SOAS under pressure to more actively combat radicalisation
Categories: Latest News
Thursday February 22 2018
A recent article notes that the London School of Oriental and African Studies (SOAS) is facing increasing pressure from governmental bodies to comply more actively with the requirements and recommendations of the Prevent duty.
SOAS has attracted scorn from right-wing politicians and media for boycotting the Prevent duty – enacted in 2015 for three years, and is currently under debate to be extended for another three years.
The Prevent duty is a legal obligation, introduced by the Counter-Terrorism and Security Act 2015, requiring universities (amongst other public institutions) to have “due regard to the need to prevent individuals from being drawn into terrorism”.
As it is a legal duty, the board of trustees of SOAS have over the past years attempted to balance its legal duty to comply with the significant opposition against the Act amongst students and staff members.
A former member of the board defined the university’s approach as an “unofficial policy of non-compliance”.
Prevent is seen by a significant number of students and staff members of SOAS as an infringement of freedom of expression and being perceived as heavily discriminatory against Muslim and other ethnic students.
SOAS Student Union’s co-president for welfare and campaigns, Dimitri Cautain, said: “As a student body, we are well aware that a whole host of policies and surveillance politics are targeting students of colour, refugees, [and] Muslim students, undermining SOAS in its ability to be an educational institution for all its students”.
SOAS’s student union has been attracted scorn in the past from public bodies including the Charity Commission for not complying with the Prevent duty – even though it is not a legal obligation for student unions to do so.
Spokespeople from SOAS’s student union stated that they had been questioned by the commission five times over the past year. The Charity Commission denies that the union is the subject of an official enquiry.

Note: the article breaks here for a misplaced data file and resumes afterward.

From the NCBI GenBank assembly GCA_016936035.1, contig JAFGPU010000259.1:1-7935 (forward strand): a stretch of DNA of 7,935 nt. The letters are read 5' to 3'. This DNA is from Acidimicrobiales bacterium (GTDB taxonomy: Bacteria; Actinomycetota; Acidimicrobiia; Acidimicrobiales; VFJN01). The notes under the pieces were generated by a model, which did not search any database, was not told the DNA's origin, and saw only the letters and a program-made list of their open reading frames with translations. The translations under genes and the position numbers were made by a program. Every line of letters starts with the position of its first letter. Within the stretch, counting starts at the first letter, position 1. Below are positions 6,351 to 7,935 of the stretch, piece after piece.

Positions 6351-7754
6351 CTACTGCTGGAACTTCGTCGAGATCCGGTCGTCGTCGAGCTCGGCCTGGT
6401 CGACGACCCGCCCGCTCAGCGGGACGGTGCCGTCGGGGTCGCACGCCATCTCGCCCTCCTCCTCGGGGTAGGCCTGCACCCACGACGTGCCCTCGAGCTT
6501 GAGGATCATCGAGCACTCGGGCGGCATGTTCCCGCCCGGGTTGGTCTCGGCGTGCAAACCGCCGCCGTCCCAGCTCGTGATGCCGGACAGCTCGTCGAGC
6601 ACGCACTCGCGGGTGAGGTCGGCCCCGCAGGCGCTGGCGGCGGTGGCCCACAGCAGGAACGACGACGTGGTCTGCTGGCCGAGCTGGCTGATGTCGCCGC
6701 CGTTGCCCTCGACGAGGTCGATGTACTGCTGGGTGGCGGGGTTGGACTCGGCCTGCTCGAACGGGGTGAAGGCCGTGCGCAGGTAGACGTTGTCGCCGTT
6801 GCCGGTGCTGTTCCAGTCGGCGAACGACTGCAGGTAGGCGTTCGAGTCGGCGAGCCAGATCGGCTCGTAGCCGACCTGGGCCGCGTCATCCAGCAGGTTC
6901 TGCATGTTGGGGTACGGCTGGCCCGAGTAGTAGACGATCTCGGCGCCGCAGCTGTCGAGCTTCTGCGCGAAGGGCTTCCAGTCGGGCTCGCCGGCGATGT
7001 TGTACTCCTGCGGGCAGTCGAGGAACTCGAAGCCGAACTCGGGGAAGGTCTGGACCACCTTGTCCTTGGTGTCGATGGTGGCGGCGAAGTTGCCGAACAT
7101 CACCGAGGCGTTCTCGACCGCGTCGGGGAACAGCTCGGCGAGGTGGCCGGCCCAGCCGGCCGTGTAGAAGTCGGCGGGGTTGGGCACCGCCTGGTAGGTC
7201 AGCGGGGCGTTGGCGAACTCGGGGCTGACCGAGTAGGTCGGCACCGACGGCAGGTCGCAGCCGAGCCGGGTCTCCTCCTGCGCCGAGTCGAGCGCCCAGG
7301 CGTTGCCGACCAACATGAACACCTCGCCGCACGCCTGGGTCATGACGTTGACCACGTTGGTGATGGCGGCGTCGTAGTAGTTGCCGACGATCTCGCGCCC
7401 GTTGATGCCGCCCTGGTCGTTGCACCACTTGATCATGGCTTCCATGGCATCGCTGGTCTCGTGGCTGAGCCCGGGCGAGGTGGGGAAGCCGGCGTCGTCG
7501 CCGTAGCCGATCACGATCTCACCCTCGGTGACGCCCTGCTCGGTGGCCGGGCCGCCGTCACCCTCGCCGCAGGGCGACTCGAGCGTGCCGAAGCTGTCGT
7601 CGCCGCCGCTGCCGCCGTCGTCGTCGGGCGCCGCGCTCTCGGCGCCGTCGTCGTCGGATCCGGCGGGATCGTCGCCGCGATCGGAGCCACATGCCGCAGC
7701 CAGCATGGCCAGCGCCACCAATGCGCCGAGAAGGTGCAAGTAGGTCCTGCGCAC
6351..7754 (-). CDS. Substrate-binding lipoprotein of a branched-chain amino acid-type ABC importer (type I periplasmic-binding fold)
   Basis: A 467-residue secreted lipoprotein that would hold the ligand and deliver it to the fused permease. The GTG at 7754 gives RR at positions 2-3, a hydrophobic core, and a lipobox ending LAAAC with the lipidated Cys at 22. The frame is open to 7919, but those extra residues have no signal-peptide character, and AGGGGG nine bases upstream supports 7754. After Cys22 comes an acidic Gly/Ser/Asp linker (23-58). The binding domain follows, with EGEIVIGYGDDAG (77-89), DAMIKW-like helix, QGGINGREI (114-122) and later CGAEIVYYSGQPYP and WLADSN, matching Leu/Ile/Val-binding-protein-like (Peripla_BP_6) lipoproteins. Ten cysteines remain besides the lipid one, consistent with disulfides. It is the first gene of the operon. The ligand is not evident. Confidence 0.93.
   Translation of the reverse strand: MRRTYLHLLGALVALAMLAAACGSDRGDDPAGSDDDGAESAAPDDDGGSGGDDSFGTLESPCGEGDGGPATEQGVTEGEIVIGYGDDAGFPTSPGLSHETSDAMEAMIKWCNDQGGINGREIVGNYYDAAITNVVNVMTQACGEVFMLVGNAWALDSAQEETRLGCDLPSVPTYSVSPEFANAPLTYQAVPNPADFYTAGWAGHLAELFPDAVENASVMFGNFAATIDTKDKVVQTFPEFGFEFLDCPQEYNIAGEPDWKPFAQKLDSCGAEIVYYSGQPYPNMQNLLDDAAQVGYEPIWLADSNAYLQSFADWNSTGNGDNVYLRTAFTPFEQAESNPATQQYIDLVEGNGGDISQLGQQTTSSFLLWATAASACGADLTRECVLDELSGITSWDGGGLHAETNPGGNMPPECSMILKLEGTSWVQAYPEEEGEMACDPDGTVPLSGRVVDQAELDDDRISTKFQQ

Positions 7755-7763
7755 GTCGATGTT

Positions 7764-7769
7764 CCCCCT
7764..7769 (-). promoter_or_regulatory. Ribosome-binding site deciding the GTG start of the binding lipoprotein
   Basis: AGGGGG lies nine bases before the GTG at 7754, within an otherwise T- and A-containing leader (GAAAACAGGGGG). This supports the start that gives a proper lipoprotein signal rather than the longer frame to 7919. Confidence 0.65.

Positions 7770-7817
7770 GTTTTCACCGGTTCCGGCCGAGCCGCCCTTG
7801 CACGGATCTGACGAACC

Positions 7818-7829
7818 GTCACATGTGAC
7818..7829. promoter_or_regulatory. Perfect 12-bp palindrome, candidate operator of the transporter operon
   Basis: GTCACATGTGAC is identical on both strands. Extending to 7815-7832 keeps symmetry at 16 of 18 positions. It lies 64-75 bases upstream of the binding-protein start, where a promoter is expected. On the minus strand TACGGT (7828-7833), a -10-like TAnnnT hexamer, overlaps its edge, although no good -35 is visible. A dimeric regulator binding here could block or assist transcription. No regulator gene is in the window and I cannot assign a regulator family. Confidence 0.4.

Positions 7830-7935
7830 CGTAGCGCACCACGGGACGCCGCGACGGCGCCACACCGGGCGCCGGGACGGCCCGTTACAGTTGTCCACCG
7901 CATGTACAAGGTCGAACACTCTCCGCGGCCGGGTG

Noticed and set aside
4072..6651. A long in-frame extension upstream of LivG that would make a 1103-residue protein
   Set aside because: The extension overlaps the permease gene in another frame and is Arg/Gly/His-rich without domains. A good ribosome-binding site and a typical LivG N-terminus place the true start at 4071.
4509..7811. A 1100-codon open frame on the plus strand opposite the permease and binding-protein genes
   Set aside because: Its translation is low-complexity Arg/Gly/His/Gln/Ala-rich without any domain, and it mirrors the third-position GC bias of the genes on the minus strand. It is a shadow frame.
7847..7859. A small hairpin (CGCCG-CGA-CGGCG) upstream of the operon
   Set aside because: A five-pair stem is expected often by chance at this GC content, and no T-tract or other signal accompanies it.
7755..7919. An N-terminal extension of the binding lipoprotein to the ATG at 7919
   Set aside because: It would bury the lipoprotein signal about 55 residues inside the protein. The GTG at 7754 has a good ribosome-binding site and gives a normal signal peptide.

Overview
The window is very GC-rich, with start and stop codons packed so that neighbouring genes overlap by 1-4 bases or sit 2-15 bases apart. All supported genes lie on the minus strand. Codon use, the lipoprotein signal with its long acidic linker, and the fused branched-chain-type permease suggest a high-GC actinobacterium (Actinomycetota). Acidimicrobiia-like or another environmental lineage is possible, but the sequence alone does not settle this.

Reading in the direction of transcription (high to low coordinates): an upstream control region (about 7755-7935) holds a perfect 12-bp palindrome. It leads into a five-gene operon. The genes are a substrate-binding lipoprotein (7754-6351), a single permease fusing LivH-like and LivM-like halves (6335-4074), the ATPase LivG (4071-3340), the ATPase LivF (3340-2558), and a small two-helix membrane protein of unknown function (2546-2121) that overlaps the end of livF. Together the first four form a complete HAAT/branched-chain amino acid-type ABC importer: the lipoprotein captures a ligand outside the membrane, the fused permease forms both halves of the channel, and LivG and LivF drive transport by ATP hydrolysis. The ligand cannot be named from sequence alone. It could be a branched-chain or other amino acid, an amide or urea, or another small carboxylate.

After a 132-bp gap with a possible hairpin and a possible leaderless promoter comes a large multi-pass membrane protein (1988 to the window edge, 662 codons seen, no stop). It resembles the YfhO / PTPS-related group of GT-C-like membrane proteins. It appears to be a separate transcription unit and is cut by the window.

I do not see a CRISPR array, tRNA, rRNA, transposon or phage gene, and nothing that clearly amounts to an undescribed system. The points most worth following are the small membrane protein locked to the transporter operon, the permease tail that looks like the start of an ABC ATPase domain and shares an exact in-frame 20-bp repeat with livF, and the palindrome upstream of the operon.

The management body of SOAS has also acknowledged the “considerable external pressure” the university is facing to not just legally comply with the Prevent duty but go beyond the basic legal compliance, as recommended by the Higher Education Funding Council for England (HEFCE).
HEFCE holds responsibility of monitoring how universities implement the Prevent duty.
However, HEFCE has stated that universities should go beyond the basic legal duty and actively take steps to promote good practice in the field.
The framework endorsed by HEFCE states: “alongside the formal processes to monitor providers’ due regard to the Prevent duty, we are also keen to promote an environment of continuous improvement”.
The minutes from SOAS’s executive board meeting in September 2017 noted: “The School’s approach was legally compliant but there was considerable external pressure to consider the HEFCE guidance as part of an Institution‘s legal responsibility. The School’s approach was supported by the Board of Trustees but, given the Government’s continued focus on the counter-terrorism and radicalisation agenda there was an increased risk of the School‘s position being challenged”.
The Prevent duty has attracted criticism by other civil organisations which have criticised its discriminatory nature and the hostile environment that it has produced within classrooms, hospitals and other public spaces.
The NUT voted overwhelmingly to reject PREVENT because it causes “suspicion in the classroom and confusion in the staffroom.” The NUT claims that the best role schools can play in countering extremism is by encouraging discussion, which is in fact inhibited by some aspects of the Prevent strategy.
The UN Special Rapporteur on the rights to freedom of assembly and association, Maina Kiai, said Prevent has “created unease and uncertainty around what can be legitimately discussed in public” and has warned of the possible negative impact, “by dividing, stigmatising and alienating segments of the population, Prevent could end up promoting extremism rather than countering it”.
The Home Office’s document on the impact of the Prevent duty 2015/16 said that referrals from educational institutions accounted for 33% of all referrals – the highest relative to all other sources of referrals. The document also details how more than a third of all referrals under the Prevent duty were dismissed as ‘requiring no further action’, with only 5% of all referrals receiving further intervention.